There are a number of theorists and and theories that influence early learning and childcare programs. Exploring theories helps you decide what you believe is best for children, how children learn, what an effective learning environment is, and what your role is in supporting children in their learning.
Think about the programming you are developing in your center/classroom and how it relates to these theories. Some program models draw upon a combination of theories.
Research and experience has shown us that play is the foundation for children’s healthy development. Development occurs in an orderly sequence. Children’s play shows us how well they are developing and is also the means for further development. It helps children develop knowledge, social skills and motor skills. It helps them express feelings appropriately. Play is the basis of developmentally appropriate programs for young children.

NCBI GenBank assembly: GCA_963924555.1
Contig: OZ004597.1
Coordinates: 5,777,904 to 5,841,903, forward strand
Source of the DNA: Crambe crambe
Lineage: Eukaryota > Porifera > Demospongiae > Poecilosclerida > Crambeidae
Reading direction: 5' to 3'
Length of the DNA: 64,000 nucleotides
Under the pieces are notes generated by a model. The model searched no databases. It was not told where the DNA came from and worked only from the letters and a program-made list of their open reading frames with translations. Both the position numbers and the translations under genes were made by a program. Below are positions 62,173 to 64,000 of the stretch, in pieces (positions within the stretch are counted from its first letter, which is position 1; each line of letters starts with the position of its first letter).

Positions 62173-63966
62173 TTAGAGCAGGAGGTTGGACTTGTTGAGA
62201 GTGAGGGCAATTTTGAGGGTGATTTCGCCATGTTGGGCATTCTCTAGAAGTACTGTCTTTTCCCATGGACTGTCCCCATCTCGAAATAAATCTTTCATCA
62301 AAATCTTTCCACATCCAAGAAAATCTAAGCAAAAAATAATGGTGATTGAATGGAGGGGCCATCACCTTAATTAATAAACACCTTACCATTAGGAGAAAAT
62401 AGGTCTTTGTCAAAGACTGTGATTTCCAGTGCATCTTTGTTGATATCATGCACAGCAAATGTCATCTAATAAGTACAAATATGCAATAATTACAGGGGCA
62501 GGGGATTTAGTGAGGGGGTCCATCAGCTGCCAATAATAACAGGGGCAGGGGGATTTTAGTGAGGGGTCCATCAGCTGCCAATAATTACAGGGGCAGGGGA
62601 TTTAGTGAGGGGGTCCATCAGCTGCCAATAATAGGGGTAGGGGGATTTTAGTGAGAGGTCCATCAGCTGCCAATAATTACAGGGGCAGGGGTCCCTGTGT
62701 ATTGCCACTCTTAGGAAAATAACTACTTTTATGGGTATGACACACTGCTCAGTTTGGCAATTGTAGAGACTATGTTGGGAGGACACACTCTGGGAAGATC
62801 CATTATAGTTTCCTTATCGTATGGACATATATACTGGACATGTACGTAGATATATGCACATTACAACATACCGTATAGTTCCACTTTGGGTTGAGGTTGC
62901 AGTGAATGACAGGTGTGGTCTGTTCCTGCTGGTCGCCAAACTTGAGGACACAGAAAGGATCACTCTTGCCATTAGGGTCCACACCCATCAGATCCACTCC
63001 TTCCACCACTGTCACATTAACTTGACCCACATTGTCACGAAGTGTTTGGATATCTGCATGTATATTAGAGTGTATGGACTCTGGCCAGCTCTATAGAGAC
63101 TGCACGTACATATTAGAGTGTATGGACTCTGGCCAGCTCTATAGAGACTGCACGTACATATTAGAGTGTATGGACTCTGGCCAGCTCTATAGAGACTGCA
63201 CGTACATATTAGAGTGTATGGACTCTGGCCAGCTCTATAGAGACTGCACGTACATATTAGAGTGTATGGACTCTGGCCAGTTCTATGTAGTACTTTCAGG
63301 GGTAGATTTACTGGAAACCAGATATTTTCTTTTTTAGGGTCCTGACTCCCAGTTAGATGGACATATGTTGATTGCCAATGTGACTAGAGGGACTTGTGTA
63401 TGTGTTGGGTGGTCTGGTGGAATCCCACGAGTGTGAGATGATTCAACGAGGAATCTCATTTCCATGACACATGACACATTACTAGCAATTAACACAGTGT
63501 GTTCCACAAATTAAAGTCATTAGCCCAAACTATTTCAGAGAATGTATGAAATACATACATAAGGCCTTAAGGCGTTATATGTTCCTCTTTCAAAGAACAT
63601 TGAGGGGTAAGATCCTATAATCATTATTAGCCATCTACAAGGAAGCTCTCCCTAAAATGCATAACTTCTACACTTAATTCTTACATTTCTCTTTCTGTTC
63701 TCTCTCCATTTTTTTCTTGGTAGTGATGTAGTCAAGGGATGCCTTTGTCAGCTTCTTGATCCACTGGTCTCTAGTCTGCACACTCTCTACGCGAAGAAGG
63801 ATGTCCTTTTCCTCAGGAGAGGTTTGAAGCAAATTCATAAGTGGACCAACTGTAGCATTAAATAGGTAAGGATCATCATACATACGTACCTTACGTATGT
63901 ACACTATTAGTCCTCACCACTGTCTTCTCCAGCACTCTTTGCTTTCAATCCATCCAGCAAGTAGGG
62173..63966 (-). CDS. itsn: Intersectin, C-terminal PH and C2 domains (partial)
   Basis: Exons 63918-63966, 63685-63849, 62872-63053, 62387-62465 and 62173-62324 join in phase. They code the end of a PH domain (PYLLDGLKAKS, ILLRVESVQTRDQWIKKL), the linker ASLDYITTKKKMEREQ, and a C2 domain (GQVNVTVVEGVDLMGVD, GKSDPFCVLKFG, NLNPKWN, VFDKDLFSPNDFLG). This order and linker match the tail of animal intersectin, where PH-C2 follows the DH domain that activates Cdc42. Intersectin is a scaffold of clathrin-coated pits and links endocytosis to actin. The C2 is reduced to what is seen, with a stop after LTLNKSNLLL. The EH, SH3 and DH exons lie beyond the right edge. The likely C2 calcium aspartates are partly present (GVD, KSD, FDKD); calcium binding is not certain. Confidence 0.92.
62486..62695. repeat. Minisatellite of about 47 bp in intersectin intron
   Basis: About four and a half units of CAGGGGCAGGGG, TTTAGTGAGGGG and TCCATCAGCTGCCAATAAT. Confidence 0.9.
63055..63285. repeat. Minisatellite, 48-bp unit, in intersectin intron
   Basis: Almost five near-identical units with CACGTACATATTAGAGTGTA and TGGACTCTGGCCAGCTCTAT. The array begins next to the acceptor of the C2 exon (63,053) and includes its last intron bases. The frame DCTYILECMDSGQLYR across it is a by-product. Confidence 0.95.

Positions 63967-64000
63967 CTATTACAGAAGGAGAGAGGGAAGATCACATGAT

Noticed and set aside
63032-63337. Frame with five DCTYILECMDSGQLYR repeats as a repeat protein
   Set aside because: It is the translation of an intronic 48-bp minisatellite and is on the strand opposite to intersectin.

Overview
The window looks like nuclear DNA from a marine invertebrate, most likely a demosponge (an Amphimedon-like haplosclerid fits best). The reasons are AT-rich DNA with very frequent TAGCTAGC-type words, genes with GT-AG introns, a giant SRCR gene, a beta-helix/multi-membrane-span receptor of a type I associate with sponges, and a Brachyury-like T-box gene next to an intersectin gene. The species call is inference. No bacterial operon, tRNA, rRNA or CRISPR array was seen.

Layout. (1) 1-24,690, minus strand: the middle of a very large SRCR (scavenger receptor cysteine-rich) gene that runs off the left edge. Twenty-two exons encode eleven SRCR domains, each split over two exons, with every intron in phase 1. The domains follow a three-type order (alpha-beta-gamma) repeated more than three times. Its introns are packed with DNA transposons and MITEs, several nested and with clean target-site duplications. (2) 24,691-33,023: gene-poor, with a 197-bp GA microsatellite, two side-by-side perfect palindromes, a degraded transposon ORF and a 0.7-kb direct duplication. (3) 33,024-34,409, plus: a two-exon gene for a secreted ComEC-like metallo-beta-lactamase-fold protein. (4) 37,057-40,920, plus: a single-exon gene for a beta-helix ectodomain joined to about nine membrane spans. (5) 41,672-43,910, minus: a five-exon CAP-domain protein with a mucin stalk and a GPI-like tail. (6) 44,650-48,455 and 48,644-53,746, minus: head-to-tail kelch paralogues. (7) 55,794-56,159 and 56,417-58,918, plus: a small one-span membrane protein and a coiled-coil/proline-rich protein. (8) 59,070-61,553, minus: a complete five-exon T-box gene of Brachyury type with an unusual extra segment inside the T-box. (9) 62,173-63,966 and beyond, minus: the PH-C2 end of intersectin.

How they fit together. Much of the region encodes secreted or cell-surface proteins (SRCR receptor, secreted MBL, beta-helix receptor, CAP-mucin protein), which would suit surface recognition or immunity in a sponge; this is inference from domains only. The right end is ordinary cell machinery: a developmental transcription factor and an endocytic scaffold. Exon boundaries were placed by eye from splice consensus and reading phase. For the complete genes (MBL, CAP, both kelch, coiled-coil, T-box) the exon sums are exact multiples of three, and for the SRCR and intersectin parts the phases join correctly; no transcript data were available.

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As children play they learn to master new knowledge at their own rate and in their own way. This reduces the tension and anxiety that can inhibit learning. In play learning is fun and free from worry or stress. When children are playing they are learning and enjoying every minute of it. Parents or staff who worry about their children “just playing” all day are ignoring what many theorists have found out about how young children learn and develop. Play is an active form of learning that unites the mind, body and spirit. (Levy. 1978) Young children’s learning occurs best when the whole self is involved.
We are going to look at both classical and modern theories and how we see them everyday as we observe the children in our programs.
These theories are concerned with the Causes (beginnings/origin/root) and Purposes (aim/idea/reason) of play.
1. The Surplus Energy Theory
Maintains that humans are naturally active. They store up energy and when they no longer need this energy for basic survival, they use it in pursuit of aimless pleasure. Spencer
This theory suggests that when children are not moving around (sitting) for long periods of time they build up surplus or extra energy. Fidgeting, restlessness, and off task behaviours (poking another child during a story) are warning signs that children need to move around or take a break. Active Play such as jumping, running, skipping help children to “let off steam”